Women keep silent about sexual violence


Interview with Diana Sargsyan, head of Public Relations department of the Women's Rights Center NGO.

The Women's Rights Center (WRC) is planning to hold a 16-day campaign for women from November 25 to December 10. What are its goals and what events will be held?

The 16-day campaign for women will be held from November 25 to December 10 not only in Armenia but also in many other countries. November 25 is the International Day  for the Elimination of Violence against Women. So for 16 days various NGOs hold various events trying to attract the attention of the society to the phenomenon of "violence" and raise awareness on it.

WRC has been functioning already for 14 years and since 1997 was always holding different events from November 25 to December 10. For instance, last year we performed theatrical shows on the domestic violence topic explaining what it was and how to prevent it. We distribute educational booklets and leaflets. By violence people always understand physical violence, beating; however, it is manifested not only physically; there is psychological violence which is stronger and has deeper consequences and impact.

This year events are in the planning stage, I don't want to open the brackets; but I can say that we will have some 3-4 events.

What does the statistics of violence against women who applied to your NGO show, which women rights are violated more often?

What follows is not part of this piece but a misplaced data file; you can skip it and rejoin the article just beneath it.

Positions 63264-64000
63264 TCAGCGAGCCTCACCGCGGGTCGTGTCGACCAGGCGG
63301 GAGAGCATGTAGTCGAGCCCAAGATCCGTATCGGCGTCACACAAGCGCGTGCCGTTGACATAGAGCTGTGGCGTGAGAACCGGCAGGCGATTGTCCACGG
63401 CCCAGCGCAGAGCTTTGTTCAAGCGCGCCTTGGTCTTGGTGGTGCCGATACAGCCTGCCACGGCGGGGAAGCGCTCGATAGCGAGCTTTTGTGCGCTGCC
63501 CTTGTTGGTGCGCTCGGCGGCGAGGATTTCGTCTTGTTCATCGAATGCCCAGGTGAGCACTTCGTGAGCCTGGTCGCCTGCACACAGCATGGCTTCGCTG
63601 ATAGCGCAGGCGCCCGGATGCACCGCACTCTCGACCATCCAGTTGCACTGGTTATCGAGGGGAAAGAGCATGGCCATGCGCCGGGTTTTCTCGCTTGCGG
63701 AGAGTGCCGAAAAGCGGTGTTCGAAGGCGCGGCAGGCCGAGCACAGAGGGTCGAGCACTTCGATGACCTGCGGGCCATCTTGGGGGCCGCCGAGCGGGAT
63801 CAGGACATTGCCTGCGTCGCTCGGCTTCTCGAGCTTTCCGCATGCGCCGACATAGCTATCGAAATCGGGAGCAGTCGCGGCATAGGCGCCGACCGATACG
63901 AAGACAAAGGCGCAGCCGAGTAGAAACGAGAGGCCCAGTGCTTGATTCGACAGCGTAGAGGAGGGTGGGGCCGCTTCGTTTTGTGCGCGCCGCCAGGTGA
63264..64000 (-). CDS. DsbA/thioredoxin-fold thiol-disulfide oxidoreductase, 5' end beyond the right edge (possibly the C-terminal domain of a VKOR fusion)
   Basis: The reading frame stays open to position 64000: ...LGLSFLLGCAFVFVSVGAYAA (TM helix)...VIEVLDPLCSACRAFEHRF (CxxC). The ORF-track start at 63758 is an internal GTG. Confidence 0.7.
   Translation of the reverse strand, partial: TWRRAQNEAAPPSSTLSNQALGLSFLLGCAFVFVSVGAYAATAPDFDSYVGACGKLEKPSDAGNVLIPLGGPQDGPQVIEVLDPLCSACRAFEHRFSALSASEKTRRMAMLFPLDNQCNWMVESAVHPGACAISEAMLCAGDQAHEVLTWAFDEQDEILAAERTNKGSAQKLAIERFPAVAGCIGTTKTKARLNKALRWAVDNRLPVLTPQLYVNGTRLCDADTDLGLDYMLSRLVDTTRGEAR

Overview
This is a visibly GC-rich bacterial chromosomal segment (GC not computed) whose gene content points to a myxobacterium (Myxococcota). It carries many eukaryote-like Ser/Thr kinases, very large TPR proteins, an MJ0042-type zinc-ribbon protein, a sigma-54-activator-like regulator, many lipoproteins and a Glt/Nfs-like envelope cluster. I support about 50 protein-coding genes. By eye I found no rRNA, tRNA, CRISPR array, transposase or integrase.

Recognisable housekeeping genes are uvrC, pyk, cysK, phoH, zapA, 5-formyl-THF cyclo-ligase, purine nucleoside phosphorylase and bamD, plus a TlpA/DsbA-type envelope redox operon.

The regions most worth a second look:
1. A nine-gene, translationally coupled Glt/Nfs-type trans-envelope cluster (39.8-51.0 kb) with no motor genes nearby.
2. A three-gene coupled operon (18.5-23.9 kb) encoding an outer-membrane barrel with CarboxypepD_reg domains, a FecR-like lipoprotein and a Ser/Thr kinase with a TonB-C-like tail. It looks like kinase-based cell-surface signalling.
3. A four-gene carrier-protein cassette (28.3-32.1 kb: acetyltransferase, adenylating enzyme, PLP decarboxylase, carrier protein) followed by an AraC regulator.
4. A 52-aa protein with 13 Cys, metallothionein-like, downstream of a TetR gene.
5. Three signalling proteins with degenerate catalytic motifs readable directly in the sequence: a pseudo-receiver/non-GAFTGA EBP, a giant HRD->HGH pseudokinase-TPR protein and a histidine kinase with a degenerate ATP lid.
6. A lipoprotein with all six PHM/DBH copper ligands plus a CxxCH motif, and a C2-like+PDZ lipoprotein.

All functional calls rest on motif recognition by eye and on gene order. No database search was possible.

We deal only with domestic violence against women and have no information, say, about the violence against women in workplace.

In the family women experience violence mainly from their husbands; there are cases when girls experience violence from their brothers, or daughters-in-law from their mothers-in-law or mothers-in-law from their daughters-in-law. The number of those who experienced psychological violence is the biggest; cases of physical violence are on the second place. There are few calls on sexual violence not because it does not exist but because it is often concealed. When talking to a psychologist most women first speak about psychological violence, then they become more sincere and report also physical violence, and only later - after atmosphere of trust is formed, they report sexual violence.

In general women do not speak about sexual violence though consulting is confidential and we never tell the name or the place of women who applied to us for the sake of their safety. Maybe they are ashamed or think that it is the right way.

We have the following statistical data: there have been 1,782 telephone calls to our 0800 80 850 hot-line in January-September 2011 and 1,348 of these calls were about domestic violence. 489 women applied to us, the rest of the calls just repeated. Of these 1,348 calls 854 were on psychological violence, 481- on physical, and only 13 - on sexual violence.

As compared with the same period in 2011, the number of hot-line calls has grown by about 500; however, we think that the reason is not the increase in cases of violence but that women's awareness has arisen. Mainly young and middle aged women of 22-45 apply to us.

What is the reason of violence against women in your opinion - is it our mentality or the fact that women are not sufficiently informed about their rights and do not know how to protect themselves?